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The Focus of a Fast Edit By Greta Gunselman

You’ve finally written “the end” on that story you’ve slaved over, so you put it away for a few days and celebrate finishing that novel. Whether it’s your first or your tenth or more, it’s always exciting. And then a week later, after letting it sit for a bit, you pull it out to see what kind of revisions or rewrites you’ll have to do before you can submit to an agent or editor, or even self-publish it only to discover it’s going to need a lot of work.

But if you focus your edits, concentrate on certain elements, maybe it isn’t as overwhelming as it could be. You’ve created a story. It has a beginning, middle, and end. You have characters who have goals, motivation, and conflict, and hopefully a character arc. But maybe it sags in the middle. Or there are threads that are missing or hanging without resolution. Maybe your characters are a bit flat or maybe not likeable. It might not be an easy fix, but it doesn’t have to take you months to make it the story you envisioned it to be.

What you need to do is focus your fast edit on structure and character. Structure is the foundation of your plot. If you can find your structure, you can strengthen your plot. If you can make your characters likeable, then you are on your way to subbing (or publishing) your manuscript.

A few ways to fix your story to fit the structure:

  1. If you are writing commercial fiction, consider the genre. Every genre has a specific structure. Not necessarily the same as the formula used in structure, but certain elements that must be present. For example, if you are writing a mystery, then you have to have a certain amount of clues found by the protagonist, more than one suspect, and so on. If you are not sure what the structure is for your genre, study some other writers that you admire that write within the genre. You can also analyze movies that fall into your genre if you are short on time. But before you can fix your structure and strengthen your plot, you have to know what the structure is.

As a side note, if you are writing literary fiction, it is based more on character than plot, so the structure would focus more on the character journey. You can still analyze a book or a movie, you would just focus more on the characters to find the main elements.

  1. Review word count. If your story is sixty thousand words, then you should be at the Inciting Incident by fifteen thousand words, at midpoint by thirty thousand words, and start your climax and resolution by forty-five thousand words. If it is off by a thousand or two, it’s not the end of the world. But if your inciting incident doesn’t show up until the midpoint, your structure will not work for you.
  2. Conflict is important, too. If your conflict is weak, it won’t sustain the story and cause your middle to sag…which will also affect your structure. So you want to make sure that the story conflict is strong enough to keep your characters and your plot going for the entire book.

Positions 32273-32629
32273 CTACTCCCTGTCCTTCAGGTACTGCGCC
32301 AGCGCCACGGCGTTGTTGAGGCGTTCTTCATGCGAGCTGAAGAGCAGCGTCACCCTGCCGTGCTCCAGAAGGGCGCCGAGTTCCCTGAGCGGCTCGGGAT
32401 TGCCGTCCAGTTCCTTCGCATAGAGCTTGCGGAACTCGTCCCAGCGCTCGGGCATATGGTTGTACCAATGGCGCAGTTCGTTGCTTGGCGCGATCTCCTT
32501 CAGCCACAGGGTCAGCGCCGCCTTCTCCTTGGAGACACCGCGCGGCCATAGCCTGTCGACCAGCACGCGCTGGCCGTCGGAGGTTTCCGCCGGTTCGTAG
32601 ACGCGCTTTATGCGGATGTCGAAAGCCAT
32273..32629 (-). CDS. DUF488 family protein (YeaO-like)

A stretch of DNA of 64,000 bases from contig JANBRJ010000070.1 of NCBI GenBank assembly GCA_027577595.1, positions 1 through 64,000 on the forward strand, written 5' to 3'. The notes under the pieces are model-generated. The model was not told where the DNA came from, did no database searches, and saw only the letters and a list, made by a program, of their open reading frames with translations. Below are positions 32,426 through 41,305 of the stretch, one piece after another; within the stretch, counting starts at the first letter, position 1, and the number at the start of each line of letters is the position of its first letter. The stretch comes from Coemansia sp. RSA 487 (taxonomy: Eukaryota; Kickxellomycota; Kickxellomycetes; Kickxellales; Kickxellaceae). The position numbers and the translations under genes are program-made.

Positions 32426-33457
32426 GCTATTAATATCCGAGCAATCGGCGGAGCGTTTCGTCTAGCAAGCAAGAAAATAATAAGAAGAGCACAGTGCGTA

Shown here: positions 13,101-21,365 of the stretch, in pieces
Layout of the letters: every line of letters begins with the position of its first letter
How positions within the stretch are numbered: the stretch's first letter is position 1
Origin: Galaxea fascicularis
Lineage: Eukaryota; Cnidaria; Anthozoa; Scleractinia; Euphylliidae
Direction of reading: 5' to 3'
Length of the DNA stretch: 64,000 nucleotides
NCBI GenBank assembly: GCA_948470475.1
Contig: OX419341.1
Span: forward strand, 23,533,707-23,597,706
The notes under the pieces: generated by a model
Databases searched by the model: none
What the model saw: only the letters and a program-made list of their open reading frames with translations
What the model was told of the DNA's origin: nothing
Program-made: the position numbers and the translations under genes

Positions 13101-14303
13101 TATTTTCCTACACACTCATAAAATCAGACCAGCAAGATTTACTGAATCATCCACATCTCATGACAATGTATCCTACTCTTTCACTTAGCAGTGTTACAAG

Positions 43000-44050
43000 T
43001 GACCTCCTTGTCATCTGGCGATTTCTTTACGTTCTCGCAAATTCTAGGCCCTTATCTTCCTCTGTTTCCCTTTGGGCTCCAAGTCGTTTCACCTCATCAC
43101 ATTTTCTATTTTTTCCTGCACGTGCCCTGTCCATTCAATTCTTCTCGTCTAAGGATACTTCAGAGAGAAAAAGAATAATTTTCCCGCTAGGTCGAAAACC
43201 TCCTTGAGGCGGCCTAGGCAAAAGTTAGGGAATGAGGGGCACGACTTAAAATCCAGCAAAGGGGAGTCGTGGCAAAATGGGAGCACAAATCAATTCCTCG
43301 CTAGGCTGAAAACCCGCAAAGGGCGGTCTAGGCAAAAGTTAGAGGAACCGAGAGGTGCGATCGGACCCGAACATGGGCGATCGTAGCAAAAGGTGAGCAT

When you start fixing your story structure, you might find that it throws something out of whack. A story thread that is no longer necessary, or a character that no longer fits. It’s okay, because you are, hopefully, getting rid of the extras, the scenes that don’t move your story forward or your characters toward their ultimate goals. Which brings us to characters. When you are really looking at your main characters: protagonist, antagonist, and/or villain, you need to ask yourself a few questions, like:

  1. Do they have a fatal flaw?
  2. If there is more than one protagonist, like in a romance, do they sound too much the same? Not just their voice, but their actions and body language, too.
  3. What makes them relatable? What is going to make me, the reader, care what happens to them?
  4. For the antagonist and/or the villain, even though they are putting obstacles in your protagonist(s) way, do they have any redeeming qualities? We don’t have to like them, but if they should typically have a reason that justifies their actions in their mind.
  5. And for romance, do the hero and heroine GMCs put them at odds?

Secondary characters are no less important, they just have less page time than the main characters, and they serve a purpose. So while you don’t necessarily have to answer all these questions for your secondary characters, you need to make sure they are believable enough to pull off their roles supporting the main characters.

Whether you are looking to self-publish, submit to agents or editors, focusing your edits on structure and character will help you get through them faster. The process might no longer be something you dread, but something that is manageable, especially if you are working on a tight deadline.

If you’d like to learn more about how to edit fast, consider signing up for my workshop, Fast Edit that starts on May 8, 2017, right here at SavvyAuthors.com. Hope to see you there!

[box] BIO:

Greta Gunselman is currently working as a freelance editor and also an Editorial Assistant to Candace Havens at Entangled Publishing, where she started as an intern in December 2014. Prior to that, she edited for MuseItUp Publishing, and also did a stint as their Editorial Director. Greta has done a series of editing workshops for Indie authors at Savvy and YARWA, and regularly donates her editing skills for Brenda Novak’s On-line Auction for Diabetes Research. Greta is currently finishing up her Bachelor’s in Creative Writing. If you’d like to connect with Greta, she can be found on Twitter @editorgreta.
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